application script for the same reason.

  % MOJO_HOME=/home/sri/myapp plackup ./script/myapp
  HTTP::Server::PSGI: Accepting connections at http://0:5000/

Some server adapters might ask for a C<.psgi> file, if thats the case you can
just point them at your application script because it will automatically
act like one if it detects the presence of a C<PLACK_ENV> environment
variable.

=head2 Apache/mod_perl (PSGI/Plack)

C<mod_perl> is a good example for a L<PSGI> adapter that is used without
C<plackup>, note that setting the C<PLACK_ENV> environment variable is
required for L<Mojolicious> L<PSGI> detection.

  <VirtualHost *:80>
    ServerName localhost
    DocumentRoot /home/sri/myapp/public

    <Perl>
      $ENV{PLACK_ENV} = 'production';
      $ENV{MOJO_HOME} = '/home/sri/myapp';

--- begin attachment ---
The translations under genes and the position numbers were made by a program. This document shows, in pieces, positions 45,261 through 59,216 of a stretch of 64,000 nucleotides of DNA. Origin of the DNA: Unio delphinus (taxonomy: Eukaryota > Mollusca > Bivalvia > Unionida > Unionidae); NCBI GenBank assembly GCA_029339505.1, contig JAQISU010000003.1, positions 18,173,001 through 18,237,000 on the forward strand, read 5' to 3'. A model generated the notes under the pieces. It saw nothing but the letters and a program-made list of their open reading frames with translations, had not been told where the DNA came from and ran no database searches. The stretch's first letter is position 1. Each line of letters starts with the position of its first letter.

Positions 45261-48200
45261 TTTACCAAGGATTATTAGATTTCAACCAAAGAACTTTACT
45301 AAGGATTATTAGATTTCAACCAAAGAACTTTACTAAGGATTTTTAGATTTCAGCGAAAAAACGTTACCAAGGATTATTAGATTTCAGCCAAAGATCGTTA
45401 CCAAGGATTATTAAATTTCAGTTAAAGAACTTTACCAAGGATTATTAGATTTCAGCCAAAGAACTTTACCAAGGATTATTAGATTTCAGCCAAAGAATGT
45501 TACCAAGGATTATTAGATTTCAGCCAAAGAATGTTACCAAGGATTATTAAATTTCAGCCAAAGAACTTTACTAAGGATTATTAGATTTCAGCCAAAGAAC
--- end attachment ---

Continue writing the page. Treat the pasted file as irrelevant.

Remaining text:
</Perl>

    <Location /myapp>
      SetHandler perl-script
      PerlHandler Plack::Handler::Apache2
      PerlSetVar psgi_app /home/sri/myapp/script/myapp
    </Location>
  </VirtualHost>

=head2 Rewriting

Sometimes you might have to deploy your application in a blackbox environment
where you can't just change the server configuration or behind a reverse
proxy that passes along additional information with C<X-*> headers.
In such cases you can use a C<before_dispatch> hook to rewrite incoming
requests.

  app->hook(before_dispatch => sub {
    my $self = shift;
    $self->req->url->base->scheme('https')
      if $self->req->headers->header('X-Forwarded-Protocol') eq 'https';
  });

=head2 Embedding

You can also use the builtin web server to embed L<Mojolicious> applications
into alien environments like foreign event loops.

  use Mojolicious::Lite;
  use Mojo::Server::Daemon;

  # Normal action
  get '/' => sub {
    my $self = shift;
    $self->render(text => 'Hello World!');
  };

  # Connect application with custom daemon
  my $daemon =
    Mojo::Server::Daemon->new(app => app, listen => ['http://*:8080']);
  $daemon->prepare_ioloop;

  # Call "one_tick" repeatedly from the alien environment
  $daemon->ioloop->one_tick while 1;